So despite my intentions of ‘figuring things out’ in the UK, I left England still feeling pretty lonely, lost, anxious (particularly about money), and unsure about how things would continue to unfold as the year went on. But I also left with some pretty great memories, a handful of new friendships, and most importantly, I left England with a regained sense of being a strong, independent, female traveler, an identity that I feel like I lost during my four years in Seattle. It was good to feel that confidence again and know that I still have the travel mojo 🙂

Onward and upward!

Below are a few of my favorite photos that I took from various places and adventures around southwest UK. I hope you enjoy!


I spent a lot of time in Exmoor National Park because it was one of the closest nature areas to where I was housesitting aside from the Quantock Hills. Besides being gorgeous, the park is also home to numerous herds of wild ponies, which I never got tired of watching. Many of my trips into the park were with my bike since the mountain bike guidebook I found in Exeter had a whole section of rides in Exmoor. Each one was stunning!




I only spent one glorious day in Dartmoor National Park and I regret not exploring it further. It’s different from Exmoor in that it’s more wild (think actual moorland rather than farmland) and there are ancient stone circles and standing stones hidden among the valleys and hills, something I didn’t come across in Exmoor. Of course, wild ponies roam freely and the cattle and sheep that graze within its boundaries have the best life of any farm animals I’ve come across in my travels. Plus, one of my favorite Sherlock Holmes episodes was filmed there – The Hounds of Baskerville 😉




Like Exmoor, I spent a lot of time in the Quantock Hills mountain biking and taking the dogs for a walk. It’s a beautiful area, if a bit more popular and crowded than the other two parks. Some of the downhill rides were top notch, but the climbs back up were not…



I found this beach in an off-the-beaten-path guidebook that was sitting on the bookshelf in my room. I used that guide book for a lot of outings over the summer and it never disappointed. Every destination was off the beaten path and it felt like I was actually discovering a local’s only place every time I ventured out per its instructions. Kilve Beach was no different. I actually missed a turn trying to find it because the road down to the beach was so inconspicuous. The beach itself was fascinating. Crazy geological features, huge prehistoric fossils, beautiful views out to the ocean, and an adorable (and delicious) little cafe that serves light lunch fare in a ramshackle (but historically significant) old church.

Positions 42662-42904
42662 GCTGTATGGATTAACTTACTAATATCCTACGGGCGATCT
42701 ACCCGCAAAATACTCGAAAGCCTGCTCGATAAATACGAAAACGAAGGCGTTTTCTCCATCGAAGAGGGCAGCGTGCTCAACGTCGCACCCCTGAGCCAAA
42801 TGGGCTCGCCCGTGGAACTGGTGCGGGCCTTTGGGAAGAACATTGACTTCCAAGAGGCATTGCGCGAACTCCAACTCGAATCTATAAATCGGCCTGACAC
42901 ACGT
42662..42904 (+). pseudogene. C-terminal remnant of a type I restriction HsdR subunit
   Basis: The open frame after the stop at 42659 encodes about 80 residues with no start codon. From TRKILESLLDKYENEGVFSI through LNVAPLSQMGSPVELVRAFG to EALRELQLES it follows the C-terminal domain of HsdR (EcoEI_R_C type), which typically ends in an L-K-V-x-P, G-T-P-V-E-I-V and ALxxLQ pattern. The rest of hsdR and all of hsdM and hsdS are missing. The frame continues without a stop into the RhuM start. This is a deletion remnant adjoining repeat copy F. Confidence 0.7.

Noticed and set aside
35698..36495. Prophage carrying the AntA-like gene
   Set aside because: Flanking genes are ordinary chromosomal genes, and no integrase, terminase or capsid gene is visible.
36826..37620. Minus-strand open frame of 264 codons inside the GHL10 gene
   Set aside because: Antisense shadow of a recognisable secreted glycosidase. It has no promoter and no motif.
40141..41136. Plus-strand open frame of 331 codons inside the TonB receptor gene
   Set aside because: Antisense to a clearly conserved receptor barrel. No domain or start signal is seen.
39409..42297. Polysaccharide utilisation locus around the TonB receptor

The farm I was housesitting at was pretty remote, but thankfully I had an awesome neighbor – Amy – who lived in the ‘malt house’ right next door. She’s a bit younger than me, but we hit it off and we’re actually doing a road trip together in California in April! Super excited about that. Aside from movie nights, wine nights, walks with the dogs, and picnics on the lawns, we went on a few adventures farther afield. One of my favorites was to the super cute town of Clovelly. No cars are allowed in town because the cobblestone streets are so narrow and steep, which made the vibe even more quaint and charming. The houses – all brightened up with flowers and garden beds – are built close together and overlook a small bay and boatyard. A few of the houses were actually set up as the would have been in the old fishing days with lanterns, antique furniture, old pictures and photographs, cast iron cooking utensils, etc…





Towards the end of my stay in England, my mom came for a short visit. It was a bit of a rollercoaster ride because tension often runs high (I won’t go into that now), but we did embark on some fun adventures. One of those outings was to the old Roman city of Bath, renown for its classical architecture and, of course, its geothermal baths. Funny story – we actually thought that we could go into the ancient Roman baths, so we walked around the exhibit with a large bag packed with towels and swimming suits… turns out you can’t soak in the 2000+ year old pools. Silly us.




Another adventure my mom and I went on was an overnight trip to the southernmost county of England – Cornwall. Prior to visiting, my only reference to Cornwall was the binge-worthy British drama series – Poldark – that takes place in the Cornish countryside. If you haven’t seen this show, I highly recommend it, it’s sooo good! And a little sappy 😉 The landscape scenes alone will make you want to visit this gorgeous part of England.

We didn’t have a whole lot of time to explore since I had to get back to the house and dogs (Amy was kind enough to watch over them for a night), so we did a whirlwind tour of a few standout places.

We went for a short but stunning hike in Zennor head. Unfortunately I had a back pain thing going on, so I couldn’t do anything too strenuous, which was a bummer since it was so unbelievably beautiful there.